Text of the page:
Berlin Wall project ends in dramatic fashion

By Thomas McAllister
Just before noon on Friday, Nov. 12, New College’s Berlin Wall fell, almost 30 years to the day of the original wall’s destruction in 1989.
The wall was the brainchild of Lauren Hansen, visiting assistant professor of German language and literature, and her students. It had stood in Koski Plaza since its construction by students, led by sculpture Professor Ryan Buyssens, on Sept. 8. The events captured the attention of local media as well as National Public Radio’s “Weekend Edition.”
The demolition was the finale of the series of events related to the wall, most recently a reenactment of East German author Christa Wolf’s speech a few days before the real wall fell. The speech was delivered by two of Dr. Hansen’s students, Anna Lynn Winfrey and Emma Sunderman. The two gave the speech in both German and English, respectively, and were coached for the performance by Diego Villada, assistant professor of theater and performance studies.
Previously, student reenacted famous speeches by Presidents John F. Kennedy and Ronald Reagan. Other events including weekly themed graffiti sessions and discussions, and art and film displays.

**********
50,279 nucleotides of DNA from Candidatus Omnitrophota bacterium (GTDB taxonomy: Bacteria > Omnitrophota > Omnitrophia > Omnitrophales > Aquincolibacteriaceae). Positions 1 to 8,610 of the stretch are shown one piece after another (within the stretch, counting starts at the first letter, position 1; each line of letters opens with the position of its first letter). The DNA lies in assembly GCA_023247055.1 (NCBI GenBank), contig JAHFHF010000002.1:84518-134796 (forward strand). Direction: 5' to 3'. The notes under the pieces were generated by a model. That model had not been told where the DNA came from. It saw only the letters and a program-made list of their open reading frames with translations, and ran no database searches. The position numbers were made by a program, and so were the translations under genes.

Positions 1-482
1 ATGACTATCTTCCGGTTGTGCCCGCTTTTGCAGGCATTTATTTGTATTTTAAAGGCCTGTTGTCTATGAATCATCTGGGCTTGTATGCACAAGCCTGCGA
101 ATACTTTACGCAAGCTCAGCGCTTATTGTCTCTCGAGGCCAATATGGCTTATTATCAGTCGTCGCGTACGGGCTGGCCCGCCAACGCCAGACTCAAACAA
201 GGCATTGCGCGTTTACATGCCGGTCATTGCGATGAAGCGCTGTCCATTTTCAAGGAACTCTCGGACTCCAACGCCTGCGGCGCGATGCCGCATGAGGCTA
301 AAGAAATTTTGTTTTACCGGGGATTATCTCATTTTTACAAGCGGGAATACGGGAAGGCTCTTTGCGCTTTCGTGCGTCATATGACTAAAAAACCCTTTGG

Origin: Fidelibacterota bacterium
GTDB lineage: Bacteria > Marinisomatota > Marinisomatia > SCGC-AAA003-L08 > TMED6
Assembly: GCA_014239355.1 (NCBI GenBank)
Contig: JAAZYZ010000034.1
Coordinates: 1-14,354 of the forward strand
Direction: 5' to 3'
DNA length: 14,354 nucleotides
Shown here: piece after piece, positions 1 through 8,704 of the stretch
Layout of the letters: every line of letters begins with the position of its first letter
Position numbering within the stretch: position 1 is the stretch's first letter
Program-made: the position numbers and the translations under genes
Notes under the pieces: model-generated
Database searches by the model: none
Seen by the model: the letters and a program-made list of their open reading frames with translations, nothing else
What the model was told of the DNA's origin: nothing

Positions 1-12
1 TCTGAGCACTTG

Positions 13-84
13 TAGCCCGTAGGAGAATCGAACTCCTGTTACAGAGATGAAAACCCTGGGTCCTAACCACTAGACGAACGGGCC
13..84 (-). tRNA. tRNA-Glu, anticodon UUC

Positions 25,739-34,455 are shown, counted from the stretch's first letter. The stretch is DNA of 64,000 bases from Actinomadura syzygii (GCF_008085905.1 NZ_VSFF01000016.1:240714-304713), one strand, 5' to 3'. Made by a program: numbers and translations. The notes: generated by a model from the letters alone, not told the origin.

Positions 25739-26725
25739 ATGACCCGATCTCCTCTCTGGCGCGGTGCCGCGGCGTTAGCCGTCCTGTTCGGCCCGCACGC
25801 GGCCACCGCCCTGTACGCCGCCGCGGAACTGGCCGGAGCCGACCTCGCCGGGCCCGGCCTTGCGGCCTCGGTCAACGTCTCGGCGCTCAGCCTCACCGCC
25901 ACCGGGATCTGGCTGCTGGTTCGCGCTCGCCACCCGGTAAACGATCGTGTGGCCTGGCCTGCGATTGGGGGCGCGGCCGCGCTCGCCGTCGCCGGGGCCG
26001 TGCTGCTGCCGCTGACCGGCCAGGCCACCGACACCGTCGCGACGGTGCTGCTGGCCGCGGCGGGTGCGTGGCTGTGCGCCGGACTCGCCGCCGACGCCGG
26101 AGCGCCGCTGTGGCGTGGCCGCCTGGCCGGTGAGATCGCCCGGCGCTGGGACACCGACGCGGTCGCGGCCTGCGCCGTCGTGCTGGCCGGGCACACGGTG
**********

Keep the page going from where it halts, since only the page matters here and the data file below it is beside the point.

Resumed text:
For Friday’s finale, students gathered around the wall to watch a short poster presentation by some of Hansen’s students, followed by a brief speech by Professor of History David Harvey on Germany’s reunification. After that, the monolith of drywall and lumber was doomed.
In groups of two and three, students took turns striking at the wall with hammers. In less than 15 minutes, the entire structure had been torn down, the wooden frame toppled and battered, and the drywall shattered to pieces, with students grabbing souvenirs from the wreckage – just as German citizens did three decades ago.
When asked about the wall replica, second-year student James Pollack said, “Overall, I thought it was a really good project. Especially for our generation, the Berlin Wall doesn’t hold a lot of real-world significance since we never saw it standing, so having a section helps make it feel more concrete.”
— Thomas McAllister is an intern in the Office of Communications and Marketing at New College of Florida.

Founded in Sarasota in 1960, New College of Florida is the state's only legislatively designated Honors College of Florida. New College prepares intellectually curious students for lives of great achievement by providing a highly individualized education that integrates academic rigor with career-building experiences. New College offers 45 undergraduate majors in liberal arts and sciences, a master’s degree program in data science, and certificates in technology, finance, and business skills.

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